Does the person who files for child support automatically get it?

No.

In fact, Pennsylvania law explicitly states that child support orders must be entered “without regard to which party initiated the support action.”

In other words, a person who files for child support may end up owing it.

Child support calculations are based on (1) the parties’ incomes and (2) the custodial arrangements in place at the time of the hearing or trial. Generally, the parent with primary custody is entitled to child support.

To speak with a Pittsburgh child support attorney, call Spivak Law Firm at (412) 344-4900 or toll free at (800) 545-9390.

Domestic Violence Can Happen to Anyone

Restraining orders and domestic violence can happen to anyone – even the very rich and famous.

Oscar-winning actress Halle Berry will appear in court this week in a domestic violence case that has received international attention.

This past Thanksgiving, Berry’s fiancé got into a brutal fight with Berry’s ex-boyfriend that left both men with serious injuries. Each man filed a restraining order against the other.

The incident occurred in Berry’s driveway while her 4-year-old daughter was inside the house.

In Pennsylvania, a restraining order is known as a PFA, or Protection From Abuse order, which restricts contact between the parties and can be used to gain leverage in child custody matters.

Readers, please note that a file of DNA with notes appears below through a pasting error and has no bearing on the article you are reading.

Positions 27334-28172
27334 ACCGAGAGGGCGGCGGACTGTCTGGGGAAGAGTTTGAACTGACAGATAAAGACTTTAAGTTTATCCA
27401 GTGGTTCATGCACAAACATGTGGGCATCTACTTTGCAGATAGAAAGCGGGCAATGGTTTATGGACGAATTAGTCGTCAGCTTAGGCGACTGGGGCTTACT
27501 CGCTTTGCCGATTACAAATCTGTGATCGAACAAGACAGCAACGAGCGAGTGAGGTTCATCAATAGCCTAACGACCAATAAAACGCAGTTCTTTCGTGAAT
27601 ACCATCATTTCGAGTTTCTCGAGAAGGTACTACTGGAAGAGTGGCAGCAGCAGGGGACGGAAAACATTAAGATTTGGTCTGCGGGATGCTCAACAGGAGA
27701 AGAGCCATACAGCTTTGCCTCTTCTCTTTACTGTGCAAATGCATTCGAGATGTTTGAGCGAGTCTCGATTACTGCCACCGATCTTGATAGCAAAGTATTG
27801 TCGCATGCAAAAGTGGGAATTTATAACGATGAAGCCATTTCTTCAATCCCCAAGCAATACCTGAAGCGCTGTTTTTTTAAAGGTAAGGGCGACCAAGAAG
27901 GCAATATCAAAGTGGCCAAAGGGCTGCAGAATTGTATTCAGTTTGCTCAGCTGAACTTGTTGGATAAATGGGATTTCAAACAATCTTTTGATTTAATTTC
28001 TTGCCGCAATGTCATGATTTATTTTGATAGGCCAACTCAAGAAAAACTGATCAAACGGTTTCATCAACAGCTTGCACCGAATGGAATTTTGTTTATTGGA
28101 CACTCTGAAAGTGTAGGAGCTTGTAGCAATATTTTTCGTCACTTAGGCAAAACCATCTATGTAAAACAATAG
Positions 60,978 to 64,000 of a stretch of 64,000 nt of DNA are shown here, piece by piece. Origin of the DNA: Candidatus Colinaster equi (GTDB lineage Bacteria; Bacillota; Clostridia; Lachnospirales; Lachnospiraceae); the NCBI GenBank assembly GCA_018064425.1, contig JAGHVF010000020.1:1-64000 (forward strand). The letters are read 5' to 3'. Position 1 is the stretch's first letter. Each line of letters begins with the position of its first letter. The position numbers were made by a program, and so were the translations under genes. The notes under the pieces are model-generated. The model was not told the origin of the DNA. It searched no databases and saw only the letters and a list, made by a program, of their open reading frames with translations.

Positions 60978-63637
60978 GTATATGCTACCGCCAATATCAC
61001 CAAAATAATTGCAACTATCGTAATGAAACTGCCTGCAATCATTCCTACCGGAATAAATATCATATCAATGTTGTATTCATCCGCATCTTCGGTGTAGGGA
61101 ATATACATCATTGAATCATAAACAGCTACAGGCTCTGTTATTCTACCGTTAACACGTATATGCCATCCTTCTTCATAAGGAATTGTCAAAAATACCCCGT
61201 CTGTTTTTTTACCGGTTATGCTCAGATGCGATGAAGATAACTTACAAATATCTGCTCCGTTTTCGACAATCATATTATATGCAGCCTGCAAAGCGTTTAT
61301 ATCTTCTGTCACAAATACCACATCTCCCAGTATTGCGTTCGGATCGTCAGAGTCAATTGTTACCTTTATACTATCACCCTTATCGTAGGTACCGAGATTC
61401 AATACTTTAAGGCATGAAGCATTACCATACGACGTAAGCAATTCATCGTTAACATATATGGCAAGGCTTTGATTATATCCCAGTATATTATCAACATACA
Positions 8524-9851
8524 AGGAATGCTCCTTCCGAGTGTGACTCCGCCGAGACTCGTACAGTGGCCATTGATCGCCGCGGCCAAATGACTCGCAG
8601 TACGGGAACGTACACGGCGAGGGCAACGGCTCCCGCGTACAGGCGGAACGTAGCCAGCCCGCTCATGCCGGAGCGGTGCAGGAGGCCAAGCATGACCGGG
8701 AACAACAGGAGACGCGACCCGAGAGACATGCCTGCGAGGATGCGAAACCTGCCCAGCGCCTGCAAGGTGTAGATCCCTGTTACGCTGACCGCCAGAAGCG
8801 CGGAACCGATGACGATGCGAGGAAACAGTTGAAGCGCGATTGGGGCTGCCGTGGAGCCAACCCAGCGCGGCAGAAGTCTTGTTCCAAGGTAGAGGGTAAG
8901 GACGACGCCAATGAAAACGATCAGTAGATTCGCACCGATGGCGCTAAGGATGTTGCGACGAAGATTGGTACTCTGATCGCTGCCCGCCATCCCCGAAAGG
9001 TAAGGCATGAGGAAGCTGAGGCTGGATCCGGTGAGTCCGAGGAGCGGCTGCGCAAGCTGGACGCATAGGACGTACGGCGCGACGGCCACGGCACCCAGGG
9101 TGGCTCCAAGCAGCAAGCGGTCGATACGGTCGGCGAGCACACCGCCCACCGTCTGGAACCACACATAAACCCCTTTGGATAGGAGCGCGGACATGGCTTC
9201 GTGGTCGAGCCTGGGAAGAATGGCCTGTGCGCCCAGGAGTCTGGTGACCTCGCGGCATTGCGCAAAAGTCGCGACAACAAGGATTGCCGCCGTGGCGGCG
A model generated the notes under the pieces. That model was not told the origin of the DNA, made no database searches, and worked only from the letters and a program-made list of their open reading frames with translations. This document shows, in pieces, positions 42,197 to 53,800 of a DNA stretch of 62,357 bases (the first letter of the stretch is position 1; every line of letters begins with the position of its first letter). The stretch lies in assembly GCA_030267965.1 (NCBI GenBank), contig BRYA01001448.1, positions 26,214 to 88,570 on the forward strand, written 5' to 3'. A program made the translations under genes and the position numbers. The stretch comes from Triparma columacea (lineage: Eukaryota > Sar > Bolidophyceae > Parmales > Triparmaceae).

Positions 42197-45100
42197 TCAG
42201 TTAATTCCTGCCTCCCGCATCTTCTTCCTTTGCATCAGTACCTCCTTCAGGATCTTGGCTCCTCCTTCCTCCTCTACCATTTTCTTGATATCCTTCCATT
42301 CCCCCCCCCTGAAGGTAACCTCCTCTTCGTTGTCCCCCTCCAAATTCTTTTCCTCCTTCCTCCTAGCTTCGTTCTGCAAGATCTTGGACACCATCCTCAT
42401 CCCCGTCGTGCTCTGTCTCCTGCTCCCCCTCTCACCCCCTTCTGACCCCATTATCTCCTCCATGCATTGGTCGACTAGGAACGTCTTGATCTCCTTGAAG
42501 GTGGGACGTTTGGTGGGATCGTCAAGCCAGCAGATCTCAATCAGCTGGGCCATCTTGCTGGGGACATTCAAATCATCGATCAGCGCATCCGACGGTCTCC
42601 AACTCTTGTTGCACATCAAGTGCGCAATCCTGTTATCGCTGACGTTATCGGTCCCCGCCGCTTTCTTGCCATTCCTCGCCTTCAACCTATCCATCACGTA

In Berry’s case, the restraining orders could affect her child custody case. Last month, a judge denied Berry’s request to move with her fiancé to France because her ex-boyfriend shares custody of the child.

In Pennsylvania, a person cannot relocate with a child unless every person with custody rights to the child consents or the court approves the relocation.

Berry, like many of our clients throughout Southwestern Pennsylvania, will spend much of this holiday season in court battling over child custody, restraining orders, and criminal charges arising out of the domestic violence incident from Thanksgiving.

Spivak Law Firm handles all domestic violence matters, including PFA restraining orders, criminal charges, and child custody matters. To schedule an appointment, call us at (412) 344-4900 or toll free at (800) 545-9390.